Parakeet Auklet (aethia psittacula)

Parakeet Auklet

[order] CHARADRIIFORMES | [family] Alcidae | [latin] aethia psittacula | [UK] Parakeet Auklet | [FR] Starique perroquet | [DE] Rotschnabel-Alk | [ES] Mergulo Lorito | [NL] Papegaai-alk


Monotypic species

Physical charateristics

The Parakeet Auklet is a small seabird with a short thick orange bill that is slightly upturned. It is dark colored above and white below, with a white plume behind the yellow eye. In summer its eye plume may disappear. Males and female look similar.

Listen to the sound of Parakeet Auklet

[audio: Auklet.mp3]

Copyright remark: Most sounds derived from xeno-canto

wingspan min.: 46 cm wingspan max.: 50 cm
size min.: 22 cm size max.: 24 cm
incubation min.: 30 days incubation max.: 32 days
fledging min.: 0 days fledging max.: 32 days
broods: 1   eggs min.: 1  
      eggs max.: 1  


Eurasia, North America : North Pacific coasts


Parakeet Auklets are found nesting in crevices on talus slopes, cliffs and grassy slopes.


breeds on the cliffs, slopes and boulder fields of offshore islands. Needs plenty of rock crevices for nesting colony. Only comes ashore to breed. Breeds in April and May in colonies. Often nests in mixed colonies with other Auk species. Female lays a single egg which hatches after about a month.

Feeding habits

The Parakeet Auklet feeds on small crustaceans such as euphausiids, copepods and amphipods. It sometimes feeds on jellyfish or small fish. Can dive up to 30m in search of prey.


This species has an extremely large range, and hence does not approach the thresholds for Vulnerable under the range size criterion (Extent of Occurrence <20,000 km2 combined with a declining or fluctuating range size, habitat extent/quality, or population size and a small number of locations or severe fragmentation). Despite the fact that the population trend appears to be decreasing, the decline is not believed to be sufficiently rapid to approach the thresholds for Vulnerable under the population trend criterion (>30% decline over ten years or three generations). The population size is extremely large, and hence does not approach the thresholds for Vulnerable under the population size criterion (<10,000 mature individuals with a continuing decline estimated to be >10% in ten years or three generations, or with a specified population structure). For these reasons the species is evaluated as Least Concern.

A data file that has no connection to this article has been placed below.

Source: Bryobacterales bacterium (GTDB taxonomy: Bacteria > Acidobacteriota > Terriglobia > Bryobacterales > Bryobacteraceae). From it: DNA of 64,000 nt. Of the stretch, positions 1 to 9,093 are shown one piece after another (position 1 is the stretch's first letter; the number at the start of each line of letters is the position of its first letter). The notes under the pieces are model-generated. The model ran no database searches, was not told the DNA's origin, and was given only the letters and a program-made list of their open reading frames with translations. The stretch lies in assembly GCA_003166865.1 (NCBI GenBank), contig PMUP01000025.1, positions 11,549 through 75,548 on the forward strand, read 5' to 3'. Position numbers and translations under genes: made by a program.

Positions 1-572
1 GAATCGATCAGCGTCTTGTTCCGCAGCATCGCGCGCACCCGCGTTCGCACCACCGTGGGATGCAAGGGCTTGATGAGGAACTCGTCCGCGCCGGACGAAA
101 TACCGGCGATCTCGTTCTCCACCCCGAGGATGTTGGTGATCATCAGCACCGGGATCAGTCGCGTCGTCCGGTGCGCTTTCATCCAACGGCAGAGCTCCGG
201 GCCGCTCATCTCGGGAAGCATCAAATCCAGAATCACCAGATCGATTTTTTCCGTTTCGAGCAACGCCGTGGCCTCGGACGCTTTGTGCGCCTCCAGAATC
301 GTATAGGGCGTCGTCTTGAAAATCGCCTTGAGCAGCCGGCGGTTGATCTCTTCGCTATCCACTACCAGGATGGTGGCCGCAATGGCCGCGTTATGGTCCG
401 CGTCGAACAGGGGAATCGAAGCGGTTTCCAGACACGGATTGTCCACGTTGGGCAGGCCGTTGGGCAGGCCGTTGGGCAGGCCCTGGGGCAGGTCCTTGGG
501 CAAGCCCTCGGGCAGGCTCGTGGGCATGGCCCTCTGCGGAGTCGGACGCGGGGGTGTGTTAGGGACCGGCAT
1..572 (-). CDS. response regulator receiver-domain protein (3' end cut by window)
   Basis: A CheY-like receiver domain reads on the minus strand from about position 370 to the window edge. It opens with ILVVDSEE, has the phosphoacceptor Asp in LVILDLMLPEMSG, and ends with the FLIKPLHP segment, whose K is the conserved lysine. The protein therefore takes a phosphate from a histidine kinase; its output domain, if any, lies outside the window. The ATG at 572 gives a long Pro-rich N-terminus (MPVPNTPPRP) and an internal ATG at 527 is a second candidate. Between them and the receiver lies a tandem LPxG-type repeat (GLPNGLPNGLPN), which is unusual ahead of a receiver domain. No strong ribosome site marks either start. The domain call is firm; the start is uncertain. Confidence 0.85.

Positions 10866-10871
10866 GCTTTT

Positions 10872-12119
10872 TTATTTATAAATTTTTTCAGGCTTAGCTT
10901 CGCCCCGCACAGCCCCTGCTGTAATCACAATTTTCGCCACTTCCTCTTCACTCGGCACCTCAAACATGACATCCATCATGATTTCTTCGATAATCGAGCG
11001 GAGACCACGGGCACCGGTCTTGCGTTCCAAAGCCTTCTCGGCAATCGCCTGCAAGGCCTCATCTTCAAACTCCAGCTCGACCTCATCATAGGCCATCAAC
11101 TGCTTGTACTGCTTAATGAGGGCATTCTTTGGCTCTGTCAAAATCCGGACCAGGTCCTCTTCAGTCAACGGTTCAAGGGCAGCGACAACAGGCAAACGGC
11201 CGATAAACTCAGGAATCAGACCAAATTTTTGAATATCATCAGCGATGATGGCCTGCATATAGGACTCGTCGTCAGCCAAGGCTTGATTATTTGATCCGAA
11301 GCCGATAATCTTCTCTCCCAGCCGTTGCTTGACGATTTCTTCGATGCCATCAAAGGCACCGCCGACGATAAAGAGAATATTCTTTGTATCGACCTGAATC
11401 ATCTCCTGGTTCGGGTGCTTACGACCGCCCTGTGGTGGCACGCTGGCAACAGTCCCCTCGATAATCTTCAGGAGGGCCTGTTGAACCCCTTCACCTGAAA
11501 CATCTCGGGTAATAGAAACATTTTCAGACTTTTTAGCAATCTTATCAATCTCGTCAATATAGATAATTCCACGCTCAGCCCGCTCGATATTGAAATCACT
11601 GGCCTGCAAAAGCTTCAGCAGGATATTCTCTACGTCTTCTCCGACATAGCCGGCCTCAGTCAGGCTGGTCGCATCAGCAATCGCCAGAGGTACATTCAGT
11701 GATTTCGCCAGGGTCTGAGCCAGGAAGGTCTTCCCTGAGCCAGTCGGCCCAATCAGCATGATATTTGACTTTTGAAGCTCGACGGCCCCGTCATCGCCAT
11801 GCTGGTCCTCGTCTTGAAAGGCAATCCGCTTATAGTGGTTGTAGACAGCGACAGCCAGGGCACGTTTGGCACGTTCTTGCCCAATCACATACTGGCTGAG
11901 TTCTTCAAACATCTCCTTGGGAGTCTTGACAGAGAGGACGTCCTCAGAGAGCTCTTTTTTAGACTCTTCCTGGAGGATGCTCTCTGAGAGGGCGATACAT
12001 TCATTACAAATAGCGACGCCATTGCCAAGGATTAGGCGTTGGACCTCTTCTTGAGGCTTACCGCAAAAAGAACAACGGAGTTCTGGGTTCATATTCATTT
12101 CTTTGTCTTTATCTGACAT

Parakeet Auklets are widely distributed from Southeast Alaska, across the Gulf of Alaska, in most of the Bering Sea, and in the Sea of Okhotsk in Siberia.
They are locally distributed in Southeast Alaska (small numbers south to St. Lazaria, Hazy and Forrester islands) and on the Kenai Peninsula. In the Gulf of Alaska, they are found on the Shumagin and Semidi islands and on Chirikof Island near Kodiak. Areas of concentrations are the Aleutian Islands west to Buldir and Agattu, and in the Bering Sea (Little Diomede, St. Lawrence, King, St. Matthew, Pribilof, and Nunivak islands).
Parakeet Auklet status Least Concern


Migratory movements poorly known. dispersal from late Aug to early Oct. Some birds over winter in open waters near breeding locations (Pribilofs, Aleutians), but most birds probably move considerable distances S to winter offshore in oceanic waters N Pacific, S as far as Japan (Hokkaido, and irregularly to Honshu) and casually to S California. No winter sightings from the Gulf of Alaska, few from SE Alaska and British Columbia, and regular records from Washington to California; similar exodus from E Bering Sea, Kamchatka and Sea of Okhotsk S and offshore of Kurils to Japan. Most birds return to colonies Apr-May, late May and early Jun at northernmost sits: arrives Commander Is and Aleutians late Apr, St Lawrence I by mid-May, and Bering Strait (N Chukotskiy, Diomede Is, Seward Peninsula) late May to early Jun. Migratory movements and patterns complex, requiring further study; apparently influenced by fluctuations in surface temperatures and salinities.

Distribution map

Parakeet Auklet distribution range map

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